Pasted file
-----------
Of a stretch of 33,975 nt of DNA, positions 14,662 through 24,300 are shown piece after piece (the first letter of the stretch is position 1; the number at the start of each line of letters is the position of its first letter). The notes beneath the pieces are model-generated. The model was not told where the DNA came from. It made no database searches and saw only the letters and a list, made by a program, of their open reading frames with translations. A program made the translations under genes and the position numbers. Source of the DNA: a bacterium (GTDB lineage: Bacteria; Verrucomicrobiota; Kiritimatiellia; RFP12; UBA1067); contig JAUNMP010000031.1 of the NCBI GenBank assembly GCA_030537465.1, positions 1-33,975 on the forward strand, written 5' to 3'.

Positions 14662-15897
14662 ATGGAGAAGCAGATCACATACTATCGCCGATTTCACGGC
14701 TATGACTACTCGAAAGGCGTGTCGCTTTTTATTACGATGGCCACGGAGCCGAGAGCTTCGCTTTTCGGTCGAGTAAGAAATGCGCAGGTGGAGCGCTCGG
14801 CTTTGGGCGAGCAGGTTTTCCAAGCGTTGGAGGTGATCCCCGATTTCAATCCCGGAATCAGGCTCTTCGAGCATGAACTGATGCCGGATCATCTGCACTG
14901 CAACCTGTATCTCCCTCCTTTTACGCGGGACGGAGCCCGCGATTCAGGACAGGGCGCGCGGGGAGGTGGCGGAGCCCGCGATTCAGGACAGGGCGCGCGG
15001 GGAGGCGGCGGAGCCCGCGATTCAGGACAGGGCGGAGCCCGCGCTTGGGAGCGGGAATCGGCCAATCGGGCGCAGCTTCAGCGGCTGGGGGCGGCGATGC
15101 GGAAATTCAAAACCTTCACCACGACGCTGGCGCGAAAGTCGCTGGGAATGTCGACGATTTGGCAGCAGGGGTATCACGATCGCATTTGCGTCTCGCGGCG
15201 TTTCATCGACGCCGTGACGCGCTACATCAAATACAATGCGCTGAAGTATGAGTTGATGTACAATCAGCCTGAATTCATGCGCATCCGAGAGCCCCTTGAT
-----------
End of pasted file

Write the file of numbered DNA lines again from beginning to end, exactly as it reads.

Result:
Of a stretch of 33,975 nt of DNA, positions 14,662 through 24,300 are shown piece after piece (the first letter of the stretch is position 1; the number at the start of each line of letters is the position of its first letter). The notes beneath the pieces are model-generated. The model was not told where the DNA came from. It made no database searches and saw only the letters and a list, made by a program, of their open reading frames with translations. A program made the translations under genes and the position numbers. Source of the DNA: a bacterium (GTDB lineage: Bacteria; Verrucomicrobiota; Kiritimatiellia; RFP12; UBA1067); contig JAUNMP010000031.1 of the NCBI GenBank assembly GCA_030537465.1, positions 1-33,975 on the forward strand, written 5' to 3'.

Positions 14662-15897
14662 ATGGAGAAGCAGATCACATACTATCGCCGATTTCACGGC
14701 TATGACTACTCGAAAGGCGTGTCGCTTTTTATTACGATGGCCACGGAGCCGAGAGCTTCGCTTTTCGGTCGAGTAAGAAATGCGCAGGTGGAGCGCTCGG
14801 CTTTGGGCGAGCAGGTTTTCCAAGCGTTGGAGGTGATCCCCGATTTCAATCCCGGAATCAGGCTCTTCGAGCATGAACTGATGCCGGATCATCTGCACTG
14901 CAACCTGTATCTCCCTCCTTTTACGCGGGACGGAGCCCGCGATTCAGGACAGGGCGCGCGGGGAGGTGGCGGAGCCCGCGATTCAGGACAGGGCGCGCGG
15001 GGAGGCGGCGGAGCCCGCGATTCAGGACAGGGCGGAGCCCGCGCTTGGGAGCGGGAATCGGCCAATCGGGCGCAGCTTCAGCGGCTGGGGGCGGCGATGC
15101 GGAAATTCAAAACCTTCACCACGACGCTGGCGCGAAAGTCGCTGGGAATGTCGACGATTTGGCAGCAGGGGTATCACGATCGCATTTGCGTCTCGCGGCG
15201 TTTCATCGACGCCGTGACGCGCTACATCAAATACAATGCGCTGAAGTATGAGTTGATGTACAATCAGCCTGAATTCATGCGCATCCGAGAGCCCCTTGAT